Enjoying the weather at a Torremolinos hotel. Antonio Salas
Torremolinos, the birthplace of the ‘sun, sea and sand’ holiday more than half a century ago, is host to ten per cent of all overnight stays in the region of Andalucía. Last year, tourists spent 4.2 million nights in hotels in this Costa del Sol town of just over 68,000 inhabitants.
The importance of this figure is easy to understand when compared to those of other parts of Andalucía. Overnight stays in the resort made up a quarter of all stays in the whole of the province of Malaga, almost reached the same number of nights spent in Seville province and were more than three times higher than those in the Cordoba as a whole.
The mayor of Torremolinos, Pedro Fernández Montes, claims that the figures are not accidental but, rather, the result of constant hard work, an evolving response to what visitors want and a diversification of attractions to complement the main draw of sun and sand. “We have surpassed the numbers of visits to Benalmádena by 60 per cent and Marbella by 70 per cent. The figures of 2011 are better than those of 2010 and 2009”.
In the face of a shrinking domestic market as a result of the economic crisis, it is international tourism which is injecting vitality into the resort of Torremolinos. In fact this year has confirmed the upward trend in foreign visitor numbers, with an increase of 80 per cent in the first month of 2012.
The city of Malaga received almost as many visitors as Torremolinos last year but only counted 1.7 million overnight stays, since tourists came for a short time while those foreigners who chose the seaside resort booked longer holidays.
Perhaps the most surprising statistic among them all, even to professionals in the tourism sector, is that Torremolinos’s number of overnight stays only fell short of those in the whole of Seville by 300,000. This includes visits to the province’s capital, home of Andalucía’s government and world renowned tourist site.
Similarly, it was unexpected that the resort would almost match the number of stays in the province of Granada, which had twice as many visitors as Torremolinos but only 4.8 million nights spent, just over half a million more than in the Malaga town.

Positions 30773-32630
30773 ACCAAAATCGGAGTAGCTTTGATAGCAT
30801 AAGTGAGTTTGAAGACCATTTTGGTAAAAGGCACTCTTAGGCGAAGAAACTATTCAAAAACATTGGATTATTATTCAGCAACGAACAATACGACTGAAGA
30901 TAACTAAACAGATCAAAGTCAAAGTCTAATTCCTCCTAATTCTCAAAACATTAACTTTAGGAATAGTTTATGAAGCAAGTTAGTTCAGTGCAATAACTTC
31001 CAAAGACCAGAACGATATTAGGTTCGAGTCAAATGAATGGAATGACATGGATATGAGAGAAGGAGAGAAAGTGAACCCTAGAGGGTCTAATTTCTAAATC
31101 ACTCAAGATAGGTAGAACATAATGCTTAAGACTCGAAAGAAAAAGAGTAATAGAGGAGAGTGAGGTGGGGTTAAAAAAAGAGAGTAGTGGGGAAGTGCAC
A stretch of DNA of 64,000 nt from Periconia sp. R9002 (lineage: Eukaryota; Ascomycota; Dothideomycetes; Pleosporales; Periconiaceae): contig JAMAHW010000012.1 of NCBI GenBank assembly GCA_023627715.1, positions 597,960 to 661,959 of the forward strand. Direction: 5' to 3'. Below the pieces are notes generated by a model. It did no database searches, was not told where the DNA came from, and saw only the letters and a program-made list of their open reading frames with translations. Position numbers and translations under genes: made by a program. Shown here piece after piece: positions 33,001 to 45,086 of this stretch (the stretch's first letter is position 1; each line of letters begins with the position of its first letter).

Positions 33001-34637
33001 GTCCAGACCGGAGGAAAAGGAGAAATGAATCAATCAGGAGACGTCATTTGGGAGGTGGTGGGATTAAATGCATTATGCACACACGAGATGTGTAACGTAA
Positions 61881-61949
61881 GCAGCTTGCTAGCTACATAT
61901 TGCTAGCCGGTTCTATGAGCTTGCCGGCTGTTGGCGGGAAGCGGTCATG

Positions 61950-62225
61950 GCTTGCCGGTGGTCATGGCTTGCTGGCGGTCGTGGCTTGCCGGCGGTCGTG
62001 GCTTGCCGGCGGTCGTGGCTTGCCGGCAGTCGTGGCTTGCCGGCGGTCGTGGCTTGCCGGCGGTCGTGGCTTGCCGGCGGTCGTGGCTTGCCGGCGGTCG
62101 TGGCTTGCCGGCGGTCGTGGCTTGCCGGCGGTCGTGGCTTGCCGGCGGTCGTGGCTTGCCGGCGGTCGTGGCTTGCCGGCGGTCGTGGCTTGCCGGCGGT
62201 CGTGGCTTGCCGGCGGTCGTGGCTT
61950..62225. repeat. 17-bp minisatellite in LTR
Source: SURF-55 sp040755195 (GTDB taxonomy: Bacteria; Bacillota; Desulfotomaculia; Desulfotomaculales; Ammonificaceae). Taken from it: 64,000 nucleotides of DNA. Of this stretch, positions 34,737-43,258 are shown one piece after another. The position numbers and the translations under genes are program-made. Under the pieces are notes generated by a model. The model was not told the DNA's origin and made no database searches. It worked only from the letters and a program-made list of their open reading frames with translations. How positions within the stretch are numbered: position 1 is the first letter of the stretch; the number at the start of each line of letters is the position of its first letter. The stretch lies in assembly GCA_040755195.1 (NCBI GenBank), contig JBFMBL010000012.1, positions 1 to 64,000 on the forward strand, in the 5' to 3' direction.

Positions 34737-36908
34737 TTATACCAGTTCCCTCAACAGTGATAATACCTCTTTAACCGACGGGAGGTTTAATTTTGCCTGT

These figures are proof of the enduring attraction of sun, sea and sand. They also demonstrate that, in spite of the surge in popularity of cultural venues, in particular the Alhambra in Granada, no-one should dismiss what holiday-makers really want. To this end hoteliers in Torremolinos stress that it’s foolish to devalue visitors who just want to lie on a sun-bed.
“This type of tourist generates more income because they stay for longer in their chosen destination. Also they usually choose to stay in four-star hotels right on the seafront”, says Fernández Montes.
Highest hotel occupancy
Torremolinos has between 32 and 34 per cent of all the hotel rooms on the Costa del Sol. Its hotel occupancy rates are the highest on the Costa del Sol, reaching an average of almost 64 per cent last year and over 66 per cent at weekends. This is in comparison to the 50 per cent of nearby Marbella, long considered the Costa’s jewel in the crown because of its high end atmosphere.
“In Torremolinos we are capable of holding, for example, an event like the European ballroom dancing championships, which brings five thousand people to the resort. We have also risen to the challenge of sports tourism, whose participants stay on average for 12 days. With the installation of our Olympic-sized swimming pool we are able to host the Canadian and Finnish swimming teams, who are coming to prepare for the 2012 Olympic games in London”, explains Fernández Montes.
In this way, Torremolinos, with more than 20,000 hotel beds, raises the average occupancy of rooms in Andalucía by 20 per cent. On the Costa del Sol, only Benalmádena gets near to the popularity of Torremolinos, a destination that, according to the latest statistics, is still in fashion in spite of its great age.
The birthplace of modern day mass tourism
It was George Langworthy, at the end of the first world war in which he fought as a captain, who initiated tourism in Torremolinos. Setting his sights on the Castillo de Santa Clara around 1929 or 1930, he transformed the estate into a luxurious hotel, with enviable gardens, where his numerous friends spent their holidays. Santa Clara was joined by the Parador de Montemar which was built on the Cucazorra estate in 1934 by Carlota Alesandri Aymar. She acquired the land in exchange for a loan of 100,000 pesetas to a local bullfighter.
In 1940 the hotel La Roca was added to the list of places to stay, increasing facilities for tourists in what was then a suburb of Malaga.
However, what really launched a new period in tourism was the beginning of charter flights and package holidays. The first of these, which came from Munich, was set to arrive at Hotel Las Mercedes on the 20th March 1957. It was raining, though, and since the weather wasn’t what the Germans were hoping for, they delayed their holiday until May. Also operating at the time was the hotel El Pilar, whose clientele came mainly from Finland. Another of the oldest establishments in Torremolinos was the Meliá-Costa del Sol. It wasn’t until 1959 that the first five-star hotel, the Pez Espada, opened. Then Torremolinos really began to take off and its popularity has continued to this day, as last year’s figures show.